Sweden pressured to reveal former Stasi agents
10 August 2007, STOCKHOLM, Sweden (AP) _ Swedish authorities have come under pressure to release the names of Swedes suspected of working for East Germany's notorious secret police, Stasi, during the Cold War.
10 August 2007
STOCKHOLM, Sweden (AP) _ Swedish authorities have come under pressure to release the names of Swedes suspected of working for East Germany's notorious secret police, Stasi, during the Cold War.
The Swedish security police, or SAPO, confirmed Thursday that it investigated about 50 people during the 1990s for possible links to Stasi, but was only able to identify a handful of them as agents working for the East Germans.
The issue has gained momentum in Swedish media recently after the release of a book claiming that SAPO kept a list of suspected Stasi informers. Swedish media have asked SAPO to release the list, but the agency has declined to do so, saying the information is classified.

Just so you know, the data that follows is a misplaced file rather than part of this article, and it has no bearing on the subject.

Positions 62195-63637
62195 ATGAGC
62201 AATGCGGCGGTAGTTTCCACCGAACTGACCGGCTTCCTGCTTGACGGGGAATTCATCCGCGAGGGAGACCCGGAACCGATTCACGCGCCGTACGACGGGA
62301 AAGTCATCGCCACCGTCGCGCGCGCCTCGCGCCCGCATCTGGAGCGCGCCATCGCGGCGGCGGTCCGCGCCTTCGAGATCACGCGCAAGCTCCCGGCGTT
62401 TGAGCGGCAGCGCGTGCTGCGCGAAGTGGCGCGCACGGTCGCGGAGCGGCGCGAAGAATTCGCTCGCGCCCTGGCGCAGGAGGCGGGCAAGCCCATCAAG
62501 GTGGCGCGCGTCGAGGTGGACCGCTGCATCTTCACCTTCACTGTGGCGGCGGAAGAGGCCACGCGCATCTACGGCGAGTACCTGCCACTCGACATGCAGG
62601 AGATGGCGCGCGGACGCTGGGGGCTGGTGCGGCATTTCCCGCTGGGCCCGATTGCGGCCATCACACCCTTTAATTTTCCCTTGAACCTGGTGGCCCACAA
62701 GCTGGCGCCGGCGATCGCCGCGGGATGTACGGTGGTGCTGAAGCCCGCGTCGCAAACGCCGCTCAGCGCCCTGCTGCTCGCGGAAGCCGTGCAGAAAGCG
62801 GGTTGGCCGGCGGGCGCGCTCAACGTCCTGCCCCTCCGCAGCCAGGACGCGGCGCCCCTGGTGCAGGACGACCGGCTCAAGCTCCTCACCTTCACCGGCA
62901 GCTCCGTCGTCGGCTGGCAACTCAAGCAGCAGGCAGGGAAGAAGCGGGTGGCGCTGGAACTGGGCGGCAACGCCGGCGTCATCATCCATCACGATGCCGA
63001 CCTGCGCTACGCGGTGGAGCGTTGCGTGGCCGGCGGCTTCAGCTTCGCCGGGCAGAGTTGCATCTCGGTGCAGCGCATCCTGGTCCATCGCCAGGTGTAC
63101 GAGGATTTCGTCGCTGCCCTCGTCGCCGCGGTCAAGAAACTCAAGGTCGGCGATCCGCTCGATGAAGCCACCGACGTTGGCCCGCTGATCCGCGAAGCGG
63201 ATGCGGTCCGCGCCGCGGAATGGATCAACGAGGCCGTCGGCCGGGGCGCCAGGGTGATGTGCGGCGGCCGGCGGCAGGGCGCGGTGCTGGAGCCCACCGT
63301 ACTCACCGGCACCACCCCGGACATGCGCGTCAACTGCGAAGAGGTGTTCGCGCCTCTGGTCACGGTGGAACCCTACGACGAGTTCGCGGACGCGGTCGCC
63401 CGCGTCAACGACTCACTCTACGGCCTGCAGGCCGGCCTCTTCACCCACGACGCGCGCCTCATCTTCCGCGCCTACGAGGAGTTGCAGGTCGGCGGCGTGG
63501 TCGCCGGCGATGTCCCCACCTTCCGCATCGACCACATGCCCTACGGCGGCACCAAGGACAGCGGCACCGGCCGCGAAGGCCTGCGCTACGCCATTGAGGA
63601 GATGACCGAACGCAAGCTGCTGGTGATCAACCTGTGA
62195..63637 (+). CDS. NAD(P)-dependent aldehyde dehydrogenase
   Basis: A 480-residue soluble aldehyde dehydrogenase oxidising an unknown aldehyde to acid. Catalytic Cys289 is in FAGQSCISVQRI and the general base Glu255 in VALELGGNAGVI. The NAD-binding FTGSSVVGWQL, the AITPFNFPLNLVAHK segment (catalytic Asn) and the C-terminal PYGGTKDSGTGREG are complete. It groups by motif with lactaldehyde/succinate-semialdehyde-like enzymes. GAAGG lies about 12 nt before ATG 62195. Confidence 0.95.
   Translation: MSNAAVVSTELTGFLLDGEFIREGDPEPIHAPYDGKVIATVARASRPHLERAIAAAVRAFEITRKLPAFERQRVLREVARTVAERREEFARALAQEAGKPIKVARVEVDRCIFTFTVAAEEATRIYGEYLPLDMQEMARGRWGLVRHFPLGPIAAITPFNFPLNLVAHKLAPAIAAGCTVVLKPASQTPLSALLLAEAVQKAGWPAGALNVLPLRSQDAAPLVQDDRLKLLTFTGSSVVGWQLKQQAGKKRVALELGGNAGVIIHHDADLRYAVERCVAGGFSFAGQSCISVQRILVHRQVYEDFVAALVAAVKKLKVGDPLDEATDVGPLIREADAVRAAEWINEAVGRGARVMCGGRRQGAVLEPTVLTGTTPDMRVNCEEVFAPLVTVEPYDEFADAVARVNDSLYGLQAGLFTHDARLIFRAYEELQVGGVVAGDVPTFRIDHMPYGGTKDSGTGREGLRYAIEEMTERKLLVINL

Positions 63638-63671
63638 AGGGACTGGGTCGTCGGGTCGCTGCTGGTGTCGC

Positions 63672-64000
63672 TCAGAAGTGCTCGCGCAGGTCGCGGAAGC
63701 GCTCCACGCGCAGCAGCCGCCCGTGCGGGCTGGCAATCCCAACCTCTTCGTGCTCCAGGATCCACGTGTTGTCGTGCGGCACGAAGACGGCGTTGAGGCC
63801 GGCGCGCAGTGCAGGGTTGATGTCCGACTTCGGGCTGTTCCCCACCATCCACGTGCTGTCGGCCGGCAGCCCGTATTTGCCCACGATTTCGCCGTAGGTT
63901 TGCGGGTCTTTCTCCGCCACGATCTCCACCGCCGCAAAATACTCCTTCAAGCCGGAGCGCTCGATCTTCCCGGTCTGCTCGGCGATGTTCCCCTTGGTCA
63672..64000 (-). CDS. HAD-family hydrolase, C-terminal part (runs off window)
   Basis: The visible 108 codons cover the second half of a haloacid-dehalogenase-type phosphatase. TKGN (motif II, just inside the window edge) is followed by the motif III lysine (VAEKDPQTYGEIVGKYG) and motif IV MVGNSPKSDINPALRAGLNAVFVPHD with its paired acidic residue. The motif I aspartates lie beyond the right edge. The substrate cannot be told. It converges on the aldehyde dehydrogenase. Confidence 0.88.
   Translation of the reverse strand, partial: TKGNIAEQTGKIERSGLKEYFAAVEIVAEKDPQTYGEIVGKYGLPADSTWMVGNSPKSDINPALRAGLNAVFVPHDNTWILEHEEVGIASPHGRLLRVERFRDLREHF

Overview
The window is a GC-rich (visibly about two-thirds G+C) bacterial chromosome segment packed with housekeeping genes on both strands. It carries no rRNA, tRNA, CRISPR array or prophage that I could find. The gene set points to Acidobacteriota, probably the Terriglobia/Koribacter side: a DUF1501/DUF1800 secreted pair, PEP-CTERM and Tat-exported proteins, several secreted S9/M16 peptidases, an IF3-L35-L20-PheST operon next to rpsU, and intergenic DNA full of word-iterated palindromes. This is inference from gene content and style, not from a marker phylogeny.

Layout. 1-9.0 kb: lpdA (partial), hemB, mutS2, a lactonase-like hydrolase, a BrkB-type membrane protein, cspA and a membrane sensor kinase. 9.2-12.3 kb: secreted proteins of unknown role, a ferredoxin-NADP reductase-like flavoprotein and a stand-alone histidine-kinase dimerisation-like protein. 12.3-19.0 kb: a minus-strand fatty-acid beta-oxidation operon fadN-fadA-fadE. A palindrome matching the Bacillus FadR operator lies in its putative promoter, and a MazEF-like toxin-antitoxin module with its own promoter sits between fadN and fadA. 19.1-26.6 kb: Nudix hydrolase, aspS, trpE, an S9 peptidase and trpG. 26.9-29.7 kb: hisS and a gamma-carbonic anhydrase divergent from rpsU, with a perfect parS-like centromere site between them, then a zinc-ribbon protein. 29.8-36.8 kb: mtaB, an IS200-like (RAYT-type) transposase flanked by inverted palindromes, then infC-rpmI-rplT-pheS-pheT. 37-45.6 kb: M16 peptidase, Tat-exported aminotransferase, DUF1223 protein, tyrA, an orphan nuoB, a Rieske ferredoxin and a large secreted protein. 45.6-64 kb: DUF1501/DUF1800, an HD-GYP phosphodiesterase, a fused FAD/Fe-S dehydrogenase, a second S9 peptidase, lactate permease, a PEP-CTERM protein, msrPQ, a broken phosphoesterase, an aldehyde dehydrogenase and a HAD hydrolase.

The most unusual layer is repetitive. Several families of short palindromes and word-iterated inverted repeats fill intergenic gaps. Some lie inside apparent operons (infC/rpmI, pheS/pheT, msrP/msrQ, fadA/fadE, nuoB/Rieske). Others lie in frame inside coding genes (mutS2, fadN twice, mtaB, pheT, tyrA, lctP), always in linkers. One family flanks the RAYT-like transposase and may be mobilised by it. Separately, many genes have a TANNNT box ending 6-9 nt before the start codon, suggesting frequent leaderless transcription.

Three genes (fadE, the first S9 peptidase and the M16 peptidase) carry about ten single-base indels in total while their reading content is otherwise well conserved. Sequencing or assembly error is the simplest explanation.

"We've investigated these cases thoroughly," SAPO spokesman Anders Thornberg said. He said that of the roughly 50 people being investigated during the 1990s, "fewer than 10" were identified as former Stasi agents.
None were brought to trial for espionage because too much time had elapsed by the time their offenses were revealed, Thornberg said.
Swedish journalist Bjorn Cederberg, who released a book this year about Stasi's involvement in Sweden, also urged SAPO to reveal what it knew about the people on the list.
"I think that keeping it secret, sweeping it under the carpet, contributes to myth-making and making this a bigger deal than it actually is," Cederberg told Swedish radio.
Subject: German news